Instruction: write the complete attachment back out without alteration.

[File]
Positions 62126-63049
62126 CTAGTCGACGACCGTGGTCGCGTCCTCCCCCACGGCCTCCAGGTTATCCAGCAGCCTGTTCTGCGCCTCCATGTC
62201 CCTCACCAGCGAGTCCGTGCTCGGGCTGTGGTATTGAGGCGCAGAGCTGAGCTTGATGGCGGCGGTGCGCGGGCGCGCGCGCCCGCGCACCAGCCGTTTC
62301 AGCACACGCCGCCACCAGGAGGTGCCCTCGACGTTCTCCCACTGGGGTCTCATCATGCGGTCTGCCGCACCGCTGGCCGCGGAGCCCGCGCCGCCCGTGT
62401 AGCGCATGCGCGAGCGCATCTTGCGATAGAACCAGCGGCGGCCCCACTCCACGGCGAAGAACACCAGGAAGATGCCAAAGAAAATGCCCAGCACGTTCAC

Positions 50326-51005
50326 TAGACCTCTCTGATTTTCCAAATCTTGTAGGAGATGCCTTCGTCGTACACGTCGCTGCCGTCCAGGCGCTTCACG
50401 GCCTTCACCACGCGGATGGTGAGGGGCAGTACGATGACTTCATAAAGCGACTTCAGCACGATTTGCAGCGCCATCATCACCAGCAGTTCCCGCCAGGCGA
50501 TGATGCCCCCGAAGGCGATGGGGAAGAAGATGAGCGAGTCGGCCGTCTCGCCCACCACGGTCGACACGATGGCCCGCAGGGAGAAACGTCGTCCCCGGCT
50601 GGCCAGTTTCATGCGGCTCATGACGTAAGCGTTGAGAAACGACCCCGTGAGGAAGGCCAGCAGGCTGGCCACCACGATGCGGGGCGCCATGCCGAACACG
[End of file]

Positions 62126-63049
62126 CTAGTCGACGACCGTGGTCGCGTCCTCCCCCACGGCCTCCAGGTTATCCAGCAGCCTGTTCTGCGCCTCCATGTC
62201 CCTCACCAGCGAGTCCGTGCTCGGGCTGTGGTATTGAGGCGCAGAGCTGAGCTTGATGGCGGCGGTGCGCGGGCGCGCGCGCCCGCGCACCAGCCGTTTC
62301 AGCACACGCCGCCACCAGGAGGTGCCCTCGACGTTCTCCCACTGGGGTCTCATCATGCGGTCTGCCGCACCGCTGGCCGCGGAGCCCGCGCCGCCCGTGT
62401 AGCGCATGCGCGAGCGCATCTTGCGATAGAACCAGCGGCGGCCCCACTCCACGGCGAAGAACACCAGGAAGATGCCAAAGAAAATGCCCAGCACGTTCAC

Positions 50326-51005
50326 TAGACCTCTCTGATTTTCCAAATCTTGTAGGAGATGCCTTCGTCGTACACGTCGCTGCCGTCCAGGCGCTTCACG
50401 GCCTTCACCACGCGGATGGTGAGGGGCAGTACGATGACTTCATAAAGCGACTTCAGCACGATTTGCAGCGCCATCATCACCAGCAGTTCCCGCCAGGCGA
50501 TGATGCCCCCGAAGGCGATGGGGAAGAAGATGAGCGAGTCGGCCGTCTCGCCCACCACGGTCGACACGATGGCCCGCAGGGAGAAACGTCGTCCCCGGCT
50601 GGCCAGTTTCATGCGGCTCATGACGTAAGCGTTGAGAAACGACCCCGTGAGGAAGGCCAGCAGGCTGGCCACCACGATGCGGGGCGCCATGCCGAACACG